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2 of 2 people found the following review helpful
5.0 out of 5 stars Hornblower and the Crisis, 10 Dec 2011
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This review is from: Hornblower during the Crisis (Hornblower Saga (Paperback)) (Paperback)
Now that the Hornblower books are not regularly seen in bookshops, it is easy to forget just how good they were. I had never even heard of Hornblower and the Crisis until I looked at a list of his books, and was anxious to read it as I had read all the rest of them. It is absolutely first class, and the reason I suppose why it is less well known is that Forester never finished it. What a shame, to have missed Hornblower at the Battle of Trafalgar!
Another excellent one in the series, equally unknown, is Beat to Quarters. Now that Forester's early thriller, The Pursued, is available for the first time, perhaps we shall see more of him. After all, the Hornblower books, and The African Queen for that matter, simply don't date.
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4.0 out of 5 stars Thrills, spills and life at sea., 10 May 2014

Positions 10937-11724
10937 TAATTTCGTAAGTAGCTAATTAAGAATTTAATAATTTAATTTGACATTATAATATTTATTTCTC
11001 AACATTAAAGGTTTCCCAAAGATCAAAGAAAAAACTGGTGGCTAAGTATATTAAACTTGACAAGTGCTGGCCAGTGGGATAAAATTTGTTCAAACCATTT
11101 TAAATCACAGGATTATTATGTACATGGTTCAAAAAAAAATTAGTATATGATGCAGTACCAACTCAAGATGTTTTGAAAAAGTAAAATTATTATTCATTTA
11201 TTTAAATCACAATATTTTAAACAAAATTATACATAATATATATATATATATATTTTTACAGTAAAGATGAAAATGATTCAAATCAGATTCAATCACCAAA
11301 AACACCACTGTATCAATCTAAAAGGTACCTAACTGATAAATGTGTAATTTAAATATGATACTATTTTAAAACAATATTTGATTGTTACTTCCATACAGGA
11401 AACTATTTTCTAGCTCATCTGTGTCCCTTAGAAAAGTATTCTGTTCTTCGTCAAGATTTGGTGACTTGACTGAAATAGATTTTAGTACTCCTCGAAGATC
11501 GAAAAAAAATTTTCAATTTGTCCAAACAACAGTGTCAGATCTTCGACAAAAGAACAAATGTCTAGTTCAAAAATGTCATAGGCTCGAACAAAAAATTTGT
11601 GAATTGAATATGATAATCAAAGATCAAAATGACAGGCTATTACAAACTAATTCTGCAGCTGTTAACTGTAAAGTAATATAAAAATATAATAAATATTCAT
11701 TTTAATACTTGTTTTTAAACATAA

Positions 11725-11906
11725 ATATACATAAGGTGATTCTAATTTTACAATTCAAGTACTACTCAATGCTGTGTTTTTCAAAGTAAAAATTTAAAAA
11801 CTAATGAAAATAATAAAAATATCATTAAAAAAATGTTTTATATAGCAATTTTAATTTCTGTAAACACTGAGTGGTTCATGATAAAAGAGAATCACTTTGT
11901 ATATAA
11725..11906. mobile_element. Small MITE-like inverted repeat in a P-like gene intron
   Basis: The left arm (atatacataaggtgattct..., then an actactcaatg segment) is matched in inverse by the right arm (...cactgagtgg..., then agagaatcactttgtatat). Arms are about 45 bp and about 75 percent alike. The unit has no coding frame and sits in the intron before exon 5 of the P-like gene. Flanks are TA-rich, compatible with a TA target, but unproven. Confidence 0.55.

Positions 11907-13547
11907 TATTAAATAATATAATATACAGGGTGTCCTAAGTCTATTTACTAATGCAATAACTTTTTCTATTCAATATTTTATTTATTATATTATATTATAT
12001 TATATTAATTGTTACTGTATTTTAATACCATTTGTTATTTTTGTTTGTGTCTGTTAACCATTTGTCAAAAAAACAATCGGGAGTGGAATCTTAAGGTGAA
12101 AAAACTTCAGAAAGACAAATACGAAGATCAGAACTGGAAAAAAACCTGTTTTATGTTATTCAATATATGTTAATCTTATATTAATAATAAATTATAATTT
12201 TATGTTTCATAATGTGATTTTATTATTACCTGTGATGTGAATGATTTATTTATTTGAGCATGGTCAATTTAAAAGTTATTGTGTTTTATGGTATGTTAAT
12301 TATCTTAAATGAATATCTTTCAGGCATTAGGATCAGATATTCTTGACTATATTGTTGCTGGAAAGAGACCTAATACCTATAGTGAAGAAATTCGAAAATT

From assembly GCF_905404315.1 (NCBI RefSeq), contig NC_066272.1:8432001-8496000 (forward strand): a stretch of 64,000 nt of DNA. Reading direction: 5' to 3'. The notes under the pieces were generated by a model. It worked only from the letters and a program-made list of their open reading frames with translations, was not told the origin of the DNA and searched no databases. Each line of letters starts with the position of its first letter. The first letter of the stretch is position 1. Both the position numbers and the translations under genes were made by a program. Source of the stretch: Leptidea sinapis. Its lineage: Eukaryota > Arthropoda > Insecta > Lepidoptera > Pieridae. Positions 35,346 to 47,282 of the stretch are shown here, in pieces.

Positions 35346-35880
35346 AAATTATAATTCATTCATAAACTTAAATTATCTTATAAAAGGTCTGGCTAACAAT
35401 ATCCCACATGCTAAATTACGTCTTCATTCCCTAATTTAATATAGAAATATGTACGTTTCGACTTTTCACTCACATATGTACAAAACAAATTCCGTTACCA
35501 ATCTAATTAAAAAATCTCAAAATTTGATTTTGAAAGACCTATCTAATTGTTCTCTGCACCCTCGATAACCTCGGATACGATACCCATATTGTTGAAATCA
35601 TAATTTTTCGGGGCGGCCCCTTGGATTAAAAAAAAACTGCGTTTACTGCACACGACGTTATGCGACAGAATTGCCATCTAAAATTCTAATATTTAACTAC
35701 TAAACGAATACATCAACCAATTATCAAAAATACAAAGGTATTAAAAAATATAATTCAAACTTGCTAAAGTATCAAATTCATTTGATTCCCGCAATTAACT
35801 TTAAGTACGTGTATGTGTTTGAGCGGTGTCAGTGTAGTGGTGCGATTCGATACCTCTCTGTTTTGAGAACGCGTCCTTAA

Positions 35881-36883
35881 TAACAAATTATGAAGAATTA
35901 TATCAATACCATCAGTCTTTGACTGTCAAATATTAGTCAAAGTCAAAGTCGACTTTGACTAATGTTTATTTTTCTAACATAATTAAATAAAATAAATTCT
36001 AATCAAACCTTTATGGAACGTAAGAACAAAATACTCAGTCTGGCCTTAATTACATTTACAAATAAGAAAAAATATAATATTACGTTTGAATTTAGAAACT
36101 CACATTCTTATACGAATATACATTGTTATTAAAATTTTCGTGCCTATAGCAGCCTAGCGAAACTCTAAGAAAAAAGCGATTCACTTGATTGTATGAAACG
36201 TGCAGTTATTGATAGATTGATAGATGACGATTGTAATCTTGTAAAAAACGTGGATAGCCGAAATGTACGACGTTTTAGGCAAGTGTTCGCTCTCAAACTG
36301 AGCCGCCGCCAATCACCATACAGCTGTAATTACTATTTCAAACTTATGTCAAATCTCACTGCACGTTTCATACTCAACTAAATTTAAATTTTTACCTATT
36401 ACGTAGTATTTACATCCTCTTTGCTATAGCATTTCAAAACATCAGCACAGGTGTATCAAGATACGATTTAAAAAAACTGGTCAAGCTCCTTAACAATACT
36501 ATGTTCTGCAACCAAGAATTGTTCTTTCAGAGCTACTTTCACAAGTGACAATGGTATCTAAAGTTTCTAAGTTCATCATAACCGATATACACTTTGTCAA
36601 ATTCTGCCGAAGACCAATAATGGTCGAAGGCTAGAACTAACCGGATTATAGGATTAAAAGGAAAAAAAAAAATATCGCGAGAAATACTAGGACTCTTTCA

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This review is from: Hornblower during the Crisis (Hornblower Saga (Paperback)) (Paperback)
If you love Hornblower (and I do!) then not only do you have another great novel but the bonus of a splendid scratch-board front cover design by Douglas Smith.

What more could a reader want?!
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3.0 out of 5 stars Mmmm, 2 Jan 2013
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This review is from: Hornblower during the Crisis (Hornblower Saga (Paperback)) (Paperback)
Not so good as the other books in the Hornblower series.
Sorry, I can't think of anything else to say...
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11 of 21 people found the following review helpful
2.0 out of 5 stars A book for the completist, 25 Jun 1999
By A Customer
This review is from: Hornblower during the Crisis (Hornblower Saga (Paperback)) (Paperback)